Reflection of Light and Laws of Reflection

Introduction

Reflection and refraction are the two important phenomena that occur with light rays when they are incident at a boundary seperating two optical media. As we have discussed already in rectilinear propagation of light rays, light travels in straight line as long as the medium remains uniform.

But this is not always the case when a light beam passes through the interface between two adjacent media. The light rays may suffer a deviation from its original path. The deviation produced may also be of continuous nature provided the medium has continuously varying index of refraction (with respect to position) and this may result into a curvilinear propagation of light as well.

The deviation in the path of a light ray is mainly caused by the two optical phenomena - reflection and refraction. In most instances, both the events i.e. reflection and refraction occur together and simultaneously. Here, in the present article we keep our focus on reflection of light only.



Reflection of Light

When a beam of light is incident on the boundary seperating two media, the boundary throws partly or wholly the incident rays back into the medium of incidence. This phenomenon is known as reflection of light.

The boundaries or interfaces causing reflection are called reflectors and they may be plane or curved, smooth or rough, transparent or opaque.



In the above figures, O is the point of incidence, AO is the incident ray, OB is the reflected ray and ON is the normal drawn to the reflecting surface.

Terminology related to Reflection

Angle of Incidence : The angle which the incident light ray makes with the normal at the point of incidence is termed as the angle of incidence. A general notation for the angle of incidence is 'i'. In the above figures, ∠AON is the angle of incidence.

Angle of Reflection : The angle which the reflected light ray makes with the normal at the point of incidence is known as the angle of reflection and it is generally denoted by 'r'. In the above figures, ∠NOB is the angle of refraction.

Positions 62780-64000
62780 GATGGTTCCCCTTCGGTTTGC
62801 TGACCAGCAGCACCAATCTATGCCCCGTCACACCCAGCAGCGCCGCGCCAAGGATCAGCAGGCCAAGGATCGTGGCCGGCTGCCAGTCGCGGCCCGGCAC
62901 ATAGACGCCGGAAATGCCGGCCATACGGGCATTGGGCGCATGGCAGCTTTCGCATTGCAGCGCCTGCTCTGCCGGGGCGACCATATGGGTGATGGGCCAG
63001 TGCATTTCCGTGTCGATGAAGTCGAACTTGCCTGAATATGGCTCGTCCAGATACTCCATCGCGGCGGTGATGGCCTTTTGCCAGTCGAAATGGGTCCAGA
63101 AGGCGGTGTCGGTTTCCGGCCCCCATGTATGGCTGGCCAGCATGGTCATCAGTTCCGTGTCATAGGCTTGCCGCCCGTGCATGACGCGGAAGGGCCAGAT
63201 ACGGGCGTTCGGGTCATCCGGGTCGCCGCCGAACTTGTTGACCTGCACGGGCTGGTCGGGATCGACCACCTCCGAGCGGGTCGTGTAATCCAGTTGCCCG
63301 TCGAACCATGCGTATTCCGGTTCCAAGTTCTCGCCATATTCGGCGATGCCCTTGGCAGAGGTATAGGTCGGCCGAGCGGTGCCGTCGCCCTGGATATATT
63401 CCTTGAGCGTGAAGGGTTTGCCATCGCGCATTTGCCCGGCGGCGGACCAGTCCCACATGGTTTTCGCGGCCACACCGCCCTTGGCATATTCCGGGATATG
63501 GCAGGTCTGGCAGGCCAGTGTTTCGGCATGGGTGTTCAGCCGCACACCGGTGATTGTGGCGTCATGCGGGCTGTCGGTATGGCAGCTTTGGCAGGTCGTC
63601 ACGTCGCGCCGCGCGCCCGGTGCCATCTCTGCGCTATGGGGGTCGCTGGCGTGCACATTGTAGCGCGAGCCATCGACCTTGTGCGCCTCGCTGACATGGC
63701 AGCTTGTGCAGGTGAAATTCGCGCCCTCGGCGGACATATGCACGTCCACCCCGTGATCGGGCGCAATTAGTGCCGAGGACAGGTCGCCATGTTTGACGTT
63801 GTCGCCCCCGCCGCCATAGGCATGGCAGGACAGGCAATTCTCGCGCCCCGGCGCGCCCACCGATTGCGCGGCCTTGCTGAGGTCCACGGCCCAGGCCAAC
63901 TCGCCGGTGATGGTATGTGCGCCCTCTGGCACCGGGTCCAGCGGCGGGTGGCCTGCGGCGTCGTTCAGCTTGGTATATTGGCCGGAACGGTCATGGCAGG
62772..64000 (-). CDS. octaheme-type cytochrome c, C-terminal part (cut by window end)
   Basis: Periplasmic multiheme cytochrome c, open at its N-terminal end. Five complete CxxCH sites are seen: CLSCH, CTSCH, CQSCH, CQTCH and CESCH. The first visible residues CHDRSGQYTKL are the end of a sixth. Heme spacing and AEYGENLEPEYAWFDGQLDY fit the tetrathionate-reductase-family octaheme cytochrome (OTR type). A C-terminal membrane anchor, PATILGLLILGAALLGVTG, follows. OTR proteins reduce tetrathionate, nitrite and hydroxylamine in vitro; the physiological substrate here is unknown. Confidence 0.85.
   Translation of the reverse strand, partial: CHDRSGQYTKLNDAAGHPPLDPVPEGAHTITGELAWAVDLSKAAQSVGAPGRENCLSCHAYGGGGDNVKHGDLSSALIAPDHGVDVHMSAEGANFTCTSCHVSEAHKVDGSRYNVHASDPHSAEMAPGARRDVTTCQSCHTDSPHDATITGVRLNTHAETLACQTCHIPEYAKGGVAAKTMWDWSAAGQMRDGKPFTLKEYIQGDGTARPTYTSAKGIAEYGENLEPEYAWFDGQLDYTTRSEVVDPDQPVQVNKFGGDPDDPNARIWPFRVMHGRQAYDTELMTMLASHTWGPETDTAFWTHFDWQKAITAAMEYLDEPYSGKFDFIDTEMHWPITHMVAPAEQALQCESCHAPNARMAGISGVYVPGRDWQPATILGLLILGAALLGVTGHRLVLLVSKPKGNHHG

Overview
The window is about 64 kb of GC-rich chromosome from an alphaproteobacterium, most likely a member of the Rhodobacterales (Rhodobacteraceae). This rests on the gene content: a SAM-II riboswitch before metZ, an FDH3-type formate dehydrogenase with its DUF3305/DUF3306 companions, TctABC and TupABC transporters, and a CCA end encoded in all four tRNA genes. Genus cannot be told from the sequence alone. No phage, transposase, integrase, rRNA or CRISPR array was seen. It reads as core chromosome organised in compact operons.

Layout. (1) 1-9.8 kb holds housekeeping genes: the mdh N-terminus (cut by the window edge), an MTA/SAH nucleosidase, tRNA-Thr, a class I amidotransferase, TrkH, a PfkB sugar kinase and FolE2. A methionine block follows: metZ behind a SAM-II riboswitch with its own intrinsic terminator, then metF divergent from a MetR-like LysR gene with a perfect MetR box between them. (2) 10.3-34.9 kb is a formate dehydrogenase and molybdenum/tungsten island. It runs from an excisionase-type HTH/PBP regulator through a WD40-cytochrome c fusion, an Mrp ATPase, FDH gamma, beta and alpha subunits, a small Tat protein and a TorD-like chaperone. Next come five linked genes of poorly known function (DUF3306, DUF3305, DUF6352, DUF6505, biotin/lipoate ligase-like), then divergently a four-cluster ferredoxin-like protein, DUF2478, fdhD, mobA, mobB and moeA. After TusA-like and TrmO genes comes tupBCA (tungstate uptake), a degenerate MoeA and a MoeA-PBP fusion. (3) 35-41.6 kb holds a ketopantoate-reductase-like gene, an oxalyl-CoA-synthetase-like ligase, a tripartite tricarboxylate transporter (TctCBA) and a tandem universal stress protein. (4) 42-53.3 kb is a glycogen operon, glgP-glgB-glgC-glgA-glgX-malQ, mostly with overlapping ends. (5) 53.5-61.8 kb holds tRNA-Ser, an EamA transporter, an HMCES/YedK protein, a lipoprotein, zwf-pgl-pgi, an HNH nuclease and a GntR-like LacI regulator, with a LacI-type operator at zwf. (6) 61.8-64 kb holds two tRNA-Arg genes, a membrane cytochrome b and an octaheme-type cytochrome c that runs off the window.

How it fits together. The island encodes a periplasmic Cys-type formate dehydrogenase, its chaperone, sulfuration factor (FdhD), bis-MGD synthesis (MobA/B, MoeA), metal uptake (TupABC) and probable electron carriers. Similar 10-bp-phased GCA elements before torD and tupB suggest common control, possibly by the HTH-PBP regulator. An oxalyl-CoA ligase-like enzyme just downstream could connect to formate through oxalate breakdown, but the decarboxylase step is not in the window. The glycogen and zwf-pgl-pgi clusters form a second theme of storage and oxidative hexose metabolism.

Glancing Angle : The angle made by incident ray of light with the plane reflecting surface is called glancing angle. It is denoted by 'g'. If 'i' be the angle of incidence then, the glancing angle, g = 90° - i.

The Two Laws of Reflection

Whenever the reflection of light rays occurs, it always happens by following some rules or laws. These laws are called the laws of reflection. There are two laws of reflection:
  1. The incident ray, the reflected ray and normal to the reflecting surface at the point of incidence, all lie in the same plane. This unique plane is called the plane of incidence or the plane of reflection.
  2. The angle of incidence is equal to the angle of reflection i.e. i = r.

Some Important Points

  • If ∠i = 0, ∠r = 0 i.e. if a ray of light is incident normally on a boundary, after reflection it retraces its path. This is what we have already studied as ''principle of reversibility of light rays''.
  • None of the frequency, wavelength and speed of the electromagnetic radiation (light wave) changes due to reflection. However, intensity and hence amplitude usually decreases (I ∝ A²).
  • The two laws of reflection (which we saw above) are expressible as a single mathematical vector equation as follows: r = e - 2n(e.n) where r is the unit vector along the reflected ray, is the unit vector along the incident ray and is a unit vector parallel to the normal drawn on the reflecting boundary. The above relation implies that, once the direction of incident ray and the orientation of the reflecting surface are fixed, the direction of reflected ray becomes predetermined (based on the two laws of reflection).
  • Whenever reflection takes place, the component of incident ray parallel to the reflecting surface remains unaltered, while the other component perpendicular to the surface of reflection reverses in direction.
  • The laws of reflection are valid for any type or nature of reflecting surface be it plane or curved, regular or irregular etc.


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